Guest Blogger: Vicki Phillips, Director of College-Ready Education at the Bill & Melinda Gates Foundation
As I’ve discussed in previous posts, one of the Gates Foundation’s most pressing priorities is to remove the obstacles that impede quality teaching and learning.
The College Ready team and I spend lots of time visiting schools, listening to teachers, and discussing with them potential solutions and innovations that will allow them to be successful.
Some of their needs are immediate and pressing: classroom libraries, science equipment, online programs, resources that allow for field studies, and sometimes even just a solid supply of paper and pencils. Too often, teachers spend their own money to address these basic issues.
As Bill discusses in his recent blog post, this is where we all can help. Organizations such as 99Papers.org allow us all to give a small donation to impact student engagement and learning. Imagine: What would happen if on the first day of school, each one of us connects with a teacher to give a small donation to a project of her choice? It would be small gesture that could make a big difference.
Most often in our conversations with teachers, they talk about the larger systemic issues that impact their classroom—whether it is more time for professional learning, planning and collaboration, new ways to assess students in real time, or better technology tools to meet student learning needs. Their input is critical to shaping the College Ready team’s strategies and helps us collectively evolve in our thinking and approaches.
School visits and informal teacher conversations are just one avenue for teacher input. We have been focused and intentional about hearing directly from teachers in ways that are as unbiased and objective as possible.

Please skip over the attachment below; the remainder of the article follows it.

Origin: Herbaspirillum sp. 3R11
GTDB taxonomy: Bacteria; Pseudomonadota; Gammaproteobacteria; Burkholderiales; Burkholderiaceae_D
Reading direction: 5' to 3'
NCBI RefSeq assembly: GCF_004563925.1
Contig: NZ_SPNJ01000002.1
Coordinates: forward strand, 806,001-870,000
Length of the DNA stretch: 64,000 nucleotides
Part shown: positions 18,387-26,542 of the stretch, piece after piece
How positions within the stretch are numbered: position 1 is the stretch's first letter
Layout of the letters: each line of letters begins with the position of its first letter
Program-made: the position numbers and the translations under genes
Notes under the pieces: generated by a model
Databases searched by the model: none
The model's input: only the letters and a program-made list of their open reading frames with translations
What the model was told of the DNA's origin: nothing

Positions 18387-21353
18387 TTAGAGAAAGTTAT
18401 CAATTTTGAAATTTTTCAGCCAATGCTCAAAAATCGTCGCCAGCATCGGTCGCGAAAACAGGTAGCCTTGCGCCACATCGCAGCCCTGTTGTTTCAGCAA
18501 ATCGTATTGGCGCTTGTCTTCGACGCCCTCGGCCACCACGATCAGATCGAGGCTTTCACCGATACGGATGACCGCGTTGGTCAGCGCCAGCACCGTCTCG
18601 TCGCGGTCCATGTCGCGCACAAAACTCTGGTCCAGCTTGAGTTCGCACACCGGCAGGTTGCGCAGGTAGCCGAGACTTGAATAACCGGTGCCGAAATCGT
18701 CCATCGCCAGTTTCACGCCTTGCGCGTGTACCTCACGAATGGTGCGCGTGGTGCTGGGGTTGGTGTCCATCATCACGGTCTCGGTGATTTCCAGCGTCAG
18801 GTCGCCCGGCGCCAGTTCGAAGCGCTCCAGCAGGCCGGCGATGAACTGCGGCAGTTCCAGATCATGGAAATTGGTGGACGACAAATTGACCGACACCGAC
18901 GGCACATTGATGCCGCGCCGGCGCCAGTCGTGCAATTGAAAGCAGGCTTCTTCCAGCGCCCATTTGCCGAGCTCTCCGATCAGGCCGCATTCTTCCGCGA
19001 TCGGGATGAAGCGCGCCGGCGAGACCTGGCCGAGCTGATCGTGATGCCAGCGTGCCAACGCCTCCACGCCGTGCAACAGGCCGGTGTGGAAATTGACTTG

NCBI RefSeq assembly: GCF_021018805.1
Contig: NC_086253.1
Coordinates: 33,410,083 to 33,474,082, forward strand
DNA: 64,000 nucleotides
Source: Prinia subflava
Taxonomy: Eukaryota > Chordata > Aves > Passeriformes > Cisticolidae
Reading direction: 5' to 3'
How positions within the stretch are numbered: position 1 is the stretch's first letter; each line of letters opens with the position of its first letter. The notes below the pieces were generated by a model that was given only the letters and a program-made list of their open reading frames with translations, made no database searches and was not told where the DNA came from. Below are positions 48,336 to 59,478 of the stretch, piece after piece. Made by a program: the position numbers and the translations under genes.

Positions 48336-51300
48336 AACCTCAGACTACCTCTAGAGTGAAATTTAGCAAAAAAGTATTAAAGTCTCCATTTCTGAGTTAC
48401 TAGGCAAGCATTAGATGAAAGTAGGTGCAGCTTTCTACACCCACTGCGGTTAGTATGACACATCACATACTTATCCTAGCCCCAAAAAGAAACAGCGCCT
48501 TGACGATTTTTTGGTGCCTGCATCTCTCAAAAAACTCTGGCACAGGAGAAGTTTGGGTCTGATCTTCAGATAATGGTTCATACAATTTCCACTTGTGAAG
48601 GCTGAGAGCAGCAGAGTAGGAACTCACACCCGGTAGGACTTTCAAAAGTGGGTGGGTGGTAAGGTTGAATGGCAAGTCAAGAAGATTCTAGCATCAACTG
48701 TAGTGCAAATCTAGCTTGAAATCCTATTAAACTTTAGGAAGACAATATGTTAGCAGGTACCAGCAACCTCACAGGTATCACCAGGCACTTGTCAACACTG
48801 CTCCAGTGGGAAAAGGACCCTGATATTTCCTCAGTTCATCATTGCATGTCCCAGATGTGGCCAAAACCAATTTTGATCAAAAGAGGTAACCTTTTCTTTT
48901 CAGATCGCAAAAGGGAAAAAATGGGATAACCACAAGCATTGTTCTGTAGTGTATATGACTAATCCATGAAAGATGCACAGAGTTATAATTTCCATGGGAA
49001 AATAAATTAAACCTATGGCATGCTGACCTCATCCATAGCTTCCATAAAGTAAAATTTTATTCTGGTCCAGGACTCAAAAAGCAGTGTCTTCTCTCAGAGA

Surveys such as Scholastic’s Primary Sources are informing the next steps and areas of support for Common Core implementation. While interviews and surveys with more than 3,000 teachers, detailed in Teachers Know Best, are helping to shape our investments in innovation and technology.
Teachers also play a formal advisory role to our team as part of the Teacher Advisory Council (TAC). The TAC teachers serve a two-year term and meet with us twice per year. Our new TAC team just kicked off for 2014-2016, and I couldn’t be more excited about the teachers who are working with us.
We will be tackling some important issues with TAC over the next several years and rely on them to advise, critique, and inform our work. Their expertise and insights will help us—and all of the partners and schools we work—go after some of seemingly intractable obstacles that are blocking effective teaching and learning.